According to Nucleus Research, Business Analytics delivers on average $13.01 for every dollar spent, but sometimes just forgetting a few simple things can ruin your project.

Before you spend a lot of money and effort on your BI investment, consider these important aspects to help render your introduction of a data visualisation tool effective and successful. 

1. It just looks so easy 

When buying a Business Intelligence tool, you may think that since it’s a self-service tool any Excel user will easily be able to use it without any special preparation and experience. Unfortunately, it’s not that simple.  

In fact, a lack of technical training is one of the most common reasons for the failure of BI projects. The entry threshold for using such a tool is not high. However, the user will need to quickly understand its more complex functionalities, such as: data modelling concepts, the tool’s programming language, visualisation techniques, and best practices. A lack of technical knowledge can result in inaccurate analyses and charts, wrong calculations, and can cause your BI applications to run more slowly, break frequently, and deliver uncertain results. 

2. Unprepared data means faulty visualisations  

Data preparation is one of those steps in a BI project that just cannot be omitted. It accounts for about 80% of data scientists’ entire work effort (Forbes). Depending on what kind of data you have in your organisation, it may require different skills and techniques – from SQL queries to programming in Scala or Python. On the other hand, more and more BI tool providers are trying to make their tools capable of pre-processing, e.g. Power Query Editor or Tableau Prep. Nonetheless, one thing is certain – before you start visualising, you need to clean, transform, integrate, discretise, and reduce the amount of your data.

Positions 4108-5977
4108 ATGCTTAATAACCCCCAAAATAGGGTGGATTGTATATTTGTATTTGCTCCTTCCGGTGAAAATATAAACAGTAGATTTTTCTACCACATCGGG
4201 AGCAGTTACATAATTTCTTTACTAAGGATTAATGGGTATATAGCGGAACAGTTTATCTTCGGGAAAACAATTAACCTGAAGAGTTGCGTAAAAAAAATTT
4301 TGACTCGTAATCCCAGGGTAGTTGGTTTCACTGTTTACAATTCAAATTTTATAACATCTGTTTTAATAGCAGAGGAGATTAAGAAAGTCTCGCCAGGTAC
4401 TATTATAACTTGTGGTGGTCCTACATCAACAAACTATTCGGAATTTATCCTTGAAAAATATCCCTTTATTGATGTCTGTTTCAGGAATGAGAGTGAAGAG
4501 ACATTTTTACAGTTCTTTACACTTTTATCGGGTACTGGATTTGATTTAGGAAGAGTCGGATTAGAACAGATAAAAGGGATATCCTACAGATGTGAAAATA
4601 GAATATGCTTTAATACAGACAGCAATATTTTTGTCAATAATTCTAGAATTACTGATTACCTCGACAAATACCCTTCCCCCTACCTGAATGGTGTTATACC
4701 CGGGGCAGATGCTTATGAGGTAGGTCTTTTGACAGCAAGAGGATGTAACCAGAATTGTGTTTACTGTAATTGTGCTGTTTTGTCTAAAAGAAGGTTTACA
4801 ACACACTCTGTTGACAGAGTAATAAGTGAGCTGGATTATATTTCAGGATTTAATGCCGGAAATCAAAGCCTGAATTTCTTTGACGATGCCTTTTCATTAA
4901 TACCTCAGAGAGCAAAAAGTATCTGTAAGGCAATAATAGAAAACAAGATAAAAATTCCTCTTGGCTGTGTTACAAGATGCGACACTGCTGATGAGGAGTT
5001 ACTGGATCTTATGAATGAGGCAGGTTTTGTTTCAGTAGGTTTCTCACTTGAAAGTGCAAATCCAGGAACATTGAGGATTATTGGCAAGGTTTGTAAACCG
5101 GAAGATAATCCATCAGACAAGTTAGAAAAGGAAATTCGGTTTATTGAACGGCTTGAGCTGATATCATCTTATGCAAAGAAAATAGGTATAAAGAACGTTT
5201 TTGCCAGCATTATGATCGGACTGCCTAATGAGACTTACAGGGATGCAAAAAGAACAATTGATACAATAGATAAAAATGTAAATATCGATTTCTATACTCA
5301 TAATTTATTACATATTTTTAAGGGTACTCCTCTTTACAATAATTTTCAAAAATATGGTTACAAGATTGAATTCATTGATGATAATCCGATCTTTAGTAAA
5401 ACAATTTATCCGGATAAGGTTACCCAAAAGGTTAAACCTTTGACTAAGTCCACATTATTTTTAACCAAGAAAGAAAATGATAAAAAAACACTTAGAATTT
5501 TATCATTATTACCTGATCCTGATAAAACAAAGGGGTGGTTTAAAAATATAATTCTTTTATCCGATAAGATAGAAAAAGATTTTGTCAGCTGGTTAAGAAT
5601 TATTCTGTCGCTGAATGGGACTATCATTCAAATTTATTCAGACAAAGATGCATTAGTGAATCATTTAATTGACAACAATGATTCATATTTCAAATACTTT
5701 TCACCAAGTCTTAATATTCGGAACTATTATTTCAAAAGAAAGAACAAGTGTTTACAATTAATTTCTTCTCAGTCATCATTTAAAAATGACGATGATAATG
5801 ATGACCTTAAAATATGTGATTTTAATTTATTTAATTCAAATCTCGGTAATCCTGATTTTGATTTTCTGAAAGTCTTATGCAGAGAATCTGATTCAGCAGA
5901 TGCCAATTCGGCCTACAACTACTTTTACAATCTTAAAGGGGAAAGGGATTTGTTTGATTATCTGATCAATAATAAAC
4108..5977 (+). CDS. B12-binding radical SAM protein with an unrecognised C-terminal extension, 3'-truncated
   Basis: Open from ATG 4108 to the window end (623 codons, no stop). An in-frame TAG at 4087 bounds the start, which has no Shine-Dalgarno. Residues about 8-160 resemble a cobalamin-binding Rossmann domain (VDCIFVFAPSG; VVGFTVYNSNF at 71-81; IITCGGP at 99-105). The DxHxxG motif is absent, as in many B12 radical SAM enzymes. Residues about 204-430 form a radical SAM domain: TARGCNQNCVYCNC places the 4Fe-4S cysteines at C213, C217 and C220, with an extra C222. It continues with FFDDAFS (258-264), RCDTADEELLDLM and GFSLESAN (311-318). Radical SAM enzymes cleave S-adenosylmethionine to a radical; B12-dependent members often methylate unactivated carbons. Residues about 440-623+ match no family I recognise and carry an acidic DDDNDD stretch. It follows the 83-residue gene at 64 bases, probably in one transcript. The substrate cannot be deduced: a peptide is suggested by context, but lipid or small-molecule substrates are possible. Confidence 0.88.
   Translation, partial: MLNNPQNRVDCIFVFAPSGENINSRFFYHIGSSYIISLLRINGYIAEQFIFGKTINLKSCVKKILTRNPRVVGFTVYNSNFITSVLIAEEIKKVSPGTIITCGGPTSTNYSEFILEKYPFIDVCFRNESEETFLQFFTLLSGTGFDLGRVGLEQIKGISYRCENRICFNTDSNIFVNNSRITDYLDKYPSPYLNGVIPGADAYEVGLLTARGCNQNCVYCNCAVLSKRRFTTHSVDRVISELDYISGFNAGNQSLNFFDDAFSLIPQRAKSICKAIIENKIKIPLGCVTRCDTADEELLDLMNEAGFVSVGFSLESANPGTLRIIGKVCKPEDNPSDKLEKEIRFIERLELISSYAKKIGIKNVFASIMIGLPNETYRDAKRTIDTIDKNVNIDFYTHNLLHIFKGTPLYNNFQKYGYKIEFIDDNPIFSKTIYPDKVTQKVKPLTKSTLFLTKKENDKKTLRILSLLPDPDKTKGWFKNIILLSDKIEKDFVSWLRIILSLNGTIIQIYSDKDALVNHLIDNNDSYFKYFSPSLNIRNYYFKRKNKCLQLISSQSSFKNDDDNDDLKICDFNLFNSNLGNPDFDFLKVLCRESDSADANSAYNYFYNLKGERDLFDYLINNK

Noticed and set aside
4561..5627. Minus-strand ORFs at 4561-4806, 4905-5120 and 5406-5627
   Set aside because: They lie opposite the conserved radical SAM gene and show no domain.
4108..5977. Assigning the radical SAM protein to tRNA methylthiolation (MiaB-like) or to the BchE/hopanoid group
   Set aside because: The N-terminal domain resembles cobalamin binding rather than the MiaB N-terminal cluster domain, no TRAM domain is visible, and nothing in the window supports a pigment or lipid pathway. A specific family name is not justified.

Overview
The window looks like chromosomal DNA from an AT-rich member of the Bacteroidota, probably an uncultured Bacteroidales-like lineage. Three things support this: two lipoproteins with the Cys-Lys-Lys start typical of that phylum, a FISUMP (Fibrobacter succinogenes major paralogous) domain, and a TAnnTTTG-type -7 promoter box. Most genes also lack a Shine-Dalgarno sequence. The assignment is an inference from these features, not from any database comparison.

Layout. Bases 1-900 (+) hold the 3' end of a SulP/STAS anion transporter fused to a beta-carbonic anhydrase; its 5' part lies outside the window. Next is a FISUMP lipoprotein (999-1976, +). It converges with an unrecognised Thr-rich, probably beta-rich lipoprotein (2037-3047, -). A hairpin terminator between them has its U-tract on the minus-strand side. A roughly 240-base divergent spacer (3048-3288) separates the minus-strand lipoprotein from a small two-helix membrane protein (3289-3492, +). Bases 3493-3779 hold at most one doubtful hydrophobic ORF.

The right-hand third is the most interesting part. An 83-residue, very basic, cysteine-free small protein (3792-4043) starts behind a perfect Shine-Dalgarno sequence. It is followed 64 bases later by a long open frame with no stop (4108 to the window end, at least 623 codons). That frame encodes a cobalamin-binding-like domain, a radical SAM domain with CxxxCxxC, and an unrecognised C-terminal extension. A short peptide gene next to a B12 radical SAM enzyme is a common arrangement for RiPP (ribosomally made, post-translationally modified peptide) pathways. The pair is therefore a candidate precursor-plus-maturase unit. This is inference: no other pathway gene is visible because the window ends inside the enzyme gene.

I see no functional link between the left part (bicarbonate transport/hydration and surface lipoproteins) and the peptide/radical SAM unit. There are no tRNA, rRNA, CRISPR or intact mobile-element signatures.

3. A good data model saves time and money 

Should we invest in building a data model? Isn't it an old-fashioned concept that’s rather incompatible with modern BI? These are valid questions, but let's think about the benefits of introducing a data model for a moment. A deep understanding of business processes, the possibility to integrate existing systems, no need to write the same query multiple times, faster data processing and calculations, simpler code, easier maintenance, and knowledge transfer are just some of the advantages. And, all this could be a result of a model predefined in the source Data Warehouse; it could be a virtual, semantic model or a model built and shared in Power BI or Tableau.  

4. Build trust in your data 

Data Governance has a key role in Enterprise Data Management. Good quality data builds trust and confidence during the decision-making process. To ensure trust is built and maintained, such topics need to be covered as: are we in line with compliance regulations and GDPR, is our data safe and secure (e.g. equipment failure, cyber attack, sensitive data), is the data available anytime you need it, and do you have maintenance and a recovery plan.